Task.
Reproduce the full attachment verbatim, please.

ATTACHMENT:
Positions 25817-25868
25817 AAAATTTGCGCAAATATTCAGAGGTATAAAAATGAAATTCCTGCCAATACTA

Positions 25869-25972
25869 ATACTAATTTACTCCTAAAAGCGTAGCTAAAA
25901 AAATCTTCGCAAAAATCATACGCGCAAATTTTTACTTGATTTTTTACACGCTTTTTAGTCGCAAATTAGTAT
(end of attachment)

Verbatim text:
Positions 25817-25868
25817 AAAATTTGCGCAAATATTCAGAGGTATAAAAATGAAATTCCTGCCAATACTA

Positions 25869-25972
25869 ATACTAATTTACTCCTAAAAGCGTAGCTAAAA
25901 AAATCTTCGCAAAAATCATACGCGCAAATTTTTACTTGATTTTTTACACGCTTTTTAGTCGCAAATTAGTAT